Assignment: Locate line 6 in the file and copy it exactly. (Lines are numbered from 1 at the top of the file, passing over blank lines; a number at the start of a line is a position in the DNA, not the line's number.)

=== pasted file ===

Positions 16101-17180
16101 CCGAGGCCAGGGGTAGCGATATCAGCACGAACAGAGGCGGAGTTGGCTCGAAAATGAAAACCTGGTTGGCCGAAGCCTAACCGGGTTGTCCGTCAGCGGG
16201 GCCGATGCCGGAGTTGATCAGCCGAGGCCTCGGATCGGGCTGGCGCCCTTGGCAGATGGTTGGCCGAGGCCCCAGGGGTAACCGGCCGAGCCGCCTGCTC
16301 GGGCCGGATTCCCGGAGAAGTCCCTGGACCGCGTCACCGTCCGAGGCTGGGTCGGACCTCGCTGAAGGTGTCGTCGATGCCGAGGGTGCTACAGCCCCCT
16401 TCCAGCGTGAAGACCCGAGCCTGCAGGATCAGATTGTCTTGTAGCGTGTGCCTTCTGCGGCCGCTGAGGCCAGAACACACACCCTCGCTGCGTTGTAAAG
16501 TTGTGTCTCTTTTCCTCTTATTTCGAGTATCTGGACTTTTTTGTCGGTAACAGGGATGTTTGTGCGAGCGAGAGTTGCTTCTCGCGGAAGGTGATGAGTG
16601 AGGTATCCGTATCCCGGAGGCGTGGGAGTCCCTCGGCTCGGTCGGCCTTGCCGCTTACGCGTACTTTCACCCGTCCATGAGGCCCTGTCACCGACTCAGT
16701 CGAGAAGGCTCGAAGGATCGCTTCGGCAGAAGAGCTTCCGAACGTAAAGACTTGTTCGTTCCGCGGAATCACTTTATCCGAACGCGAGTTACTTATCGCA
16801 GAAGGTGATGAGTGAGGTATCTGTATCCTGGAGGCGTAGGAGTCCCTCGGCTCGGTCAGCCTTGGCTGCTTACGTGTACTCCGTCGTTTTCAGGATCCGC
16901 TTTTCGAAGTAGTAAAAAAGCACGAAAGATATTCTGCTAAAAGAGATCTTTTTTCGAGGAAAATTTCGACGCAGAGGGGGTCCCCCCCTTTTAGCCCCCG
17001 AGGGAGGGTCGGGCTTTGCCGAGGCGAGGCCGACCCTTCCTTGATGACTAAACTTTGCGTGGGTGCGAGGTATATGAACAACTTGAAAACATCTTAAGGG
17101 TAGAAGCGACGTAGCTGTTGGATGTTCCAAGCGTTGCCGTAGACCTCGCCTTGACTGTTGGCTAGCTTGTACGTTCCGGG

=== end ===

16501 TTGTGTCTCTTTTCCTCTTATTTCGAGTATCTGGACTTTTTTGTCGGTAACAGGGATGTTTGTGCGAGCGAGAGTTGCTTCTCGCGGAAGGTGATGAGTG